These results suggest that glutathione may be effective in the treatment of several respiratory conditions, which is not the case for every drug out there.
Glutathione and COVID-19
COVID-19 causes acute severe respiratory distress in a small subset of patients, leading to the following symptoms:
– Severe dyspnea (shortness of breath)
– Myocarditis (inflammation of the heart muscle)
– Organ failure
The pathophysiology behind this presentation is thought to be the result of a “cytokine storm syndrome.“
In two case studies, experts tried the inhaled and oral forms of glutathione to treat two COVID-19 positive patients from New York.
Patients’ symptoms improved after one hour of administration, and succeeding doses gave similar results.
These findings are preliminary, but may offer a clue towards finding medicines that will work to help patients suffering from COVID-19.
Glutathione is a tripeptide that offers several health benefits due to its antioxidant properties.
In our medical practice I use glutathione regularly to treat patients.
If you have any questions about this compound, feel free to ask in the comment section below!
An interesting article was published this week in Psychology Today that talks about how inflammation in the body not only causes depression but also alters our mood and even decision making.
About 15 years ago I began to study this link. I even purchased the domain address inflamedbrain.com because I felt that one day this information would become mainstream.
And here we are!
The approach I take to treating patients often involves recommendations that lower inflammation in the body.
The fields of psychology and even sociology will likely evolve to incorporate this new information about how to help people lead more focused and clear lives.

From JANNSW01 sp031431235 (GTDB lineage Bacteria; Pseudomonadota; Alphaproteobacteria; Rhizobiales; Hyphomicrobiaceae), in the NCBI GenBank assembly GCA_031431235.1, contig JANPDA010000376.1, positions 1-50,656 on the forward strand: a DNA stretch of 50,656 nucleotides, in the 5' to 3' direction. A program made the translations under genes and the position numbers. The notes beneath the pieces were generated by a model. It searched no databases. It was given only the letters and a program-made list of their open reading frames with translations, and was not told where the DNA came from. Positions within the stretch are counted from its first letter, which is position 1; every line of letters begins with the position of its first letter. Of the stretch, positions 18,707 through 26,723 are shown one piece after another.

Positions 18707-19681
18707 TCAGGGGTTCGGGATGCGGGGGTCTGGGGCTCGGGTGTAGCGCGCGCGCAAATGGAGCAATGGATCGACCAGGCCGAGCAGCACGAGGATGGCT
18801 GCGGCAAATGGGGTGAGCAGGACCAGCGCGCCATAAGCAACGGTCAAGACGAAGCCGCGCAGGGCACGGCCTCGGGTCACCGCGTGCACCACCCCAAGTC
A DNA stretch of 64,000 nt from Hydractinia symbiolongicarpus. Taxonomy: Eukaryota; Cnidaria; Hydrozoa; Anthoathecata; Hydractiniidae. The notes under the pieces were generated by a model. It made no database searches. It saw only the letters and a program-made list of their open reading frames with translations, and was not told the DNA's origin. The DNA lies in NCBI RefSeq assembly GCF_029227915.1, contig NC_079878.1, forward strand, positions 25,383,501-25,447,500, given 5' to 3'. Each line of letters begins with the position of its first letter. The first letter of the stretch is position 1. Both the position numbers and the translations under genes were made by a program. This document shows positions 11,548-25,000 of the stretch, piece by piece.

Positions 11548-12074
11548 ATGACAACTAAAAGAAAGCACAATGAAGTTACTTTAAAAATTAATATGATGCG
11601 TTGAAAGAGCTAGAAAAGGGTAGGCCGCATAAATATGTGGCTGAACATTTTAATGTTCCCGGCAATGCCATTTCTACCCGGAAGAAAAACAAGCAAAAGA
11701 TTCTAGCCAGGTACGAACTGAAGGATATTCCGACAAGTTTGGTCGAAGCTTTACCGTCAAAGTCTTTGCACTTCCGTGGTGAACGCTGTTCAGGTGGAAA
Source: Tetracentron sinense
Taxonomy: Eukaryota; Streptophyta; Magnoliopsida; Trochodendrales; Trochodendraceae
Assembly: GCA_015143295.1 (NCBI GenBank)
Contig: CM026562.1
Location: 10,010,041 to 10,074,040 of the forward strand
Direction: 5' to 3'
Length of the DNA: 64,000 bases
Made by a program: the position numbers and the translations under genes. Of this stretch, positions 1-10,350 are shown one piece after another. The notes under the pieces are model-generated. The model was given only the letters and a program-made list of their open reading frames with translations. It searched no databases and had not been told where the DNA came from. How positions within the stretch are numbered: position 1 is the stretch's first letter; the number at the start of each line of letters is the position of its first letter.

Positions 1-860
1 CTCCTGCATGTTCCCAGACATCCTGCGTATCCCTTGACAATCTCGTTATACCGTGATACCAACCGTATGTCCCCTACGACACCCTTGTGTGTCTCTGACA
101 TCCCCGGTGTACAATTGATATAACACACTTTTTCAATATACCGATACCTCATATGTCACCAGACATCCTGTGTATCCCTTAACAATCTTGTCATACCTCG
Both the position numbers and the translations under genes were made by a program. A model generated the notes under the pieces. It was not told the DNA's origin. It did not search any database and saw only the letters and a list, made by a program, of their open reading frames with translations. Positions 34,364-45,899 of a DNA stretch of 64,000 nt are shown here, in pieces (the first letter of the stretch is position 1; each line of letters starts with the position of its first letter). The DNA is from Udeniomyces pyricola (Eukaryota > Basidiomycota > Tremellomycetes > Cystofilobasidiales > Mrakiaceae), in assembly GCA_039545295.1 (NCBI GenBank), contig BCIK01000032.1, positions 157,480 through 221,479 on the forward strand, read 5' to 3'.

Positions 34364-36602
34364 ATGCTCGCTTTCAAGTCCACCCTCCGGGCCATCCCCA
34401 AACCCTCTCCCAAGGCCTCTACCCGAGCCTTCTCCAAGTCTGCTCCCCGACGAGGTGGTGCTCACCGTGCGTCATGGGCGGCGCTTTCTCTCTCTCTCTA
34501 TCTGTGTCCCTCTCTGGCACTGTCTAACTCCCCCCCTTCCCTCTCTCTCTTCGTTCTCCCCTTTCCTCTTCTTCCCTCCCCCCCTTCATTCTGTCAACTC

A new study was published that highlights the link between inflammation in the body and mental illness. This is an area that I have been focusing on clinically and in training to physicians and pharmacists for the past twelve years, referring to the condition as “Sickness Syndrome.” There is a very clear link between inflammation in the body and mental illness. Addressing inflammation with a clear plan alleviates many of the symptoms associated with it including depression, anxiety and OCD. For long lasting results, we have to treat the cause of these symptoms rather then masking them. It doesn’t mean psychiatric medications are not helpful, it means we need to broaden the treatment to address one of the underlying causes-inflammation. I have been researching and working with several forms of glutathione in clinical practice as a simple and effective treatment for “neuroinflammation.” This is an exciting time in medicine, with wonderful discoveries and connections being made that will help children and adults to experience more freedom and to think more clearly.
It was an honor to speak in London on July 6th at the 2018 International Congress on Naturopathic Medicine on Glutathione, Detoxification and Neuroinflammation. There were 55 countries represented by nearly 600 physician attendees. Great audience, excellent venue. #icnm2018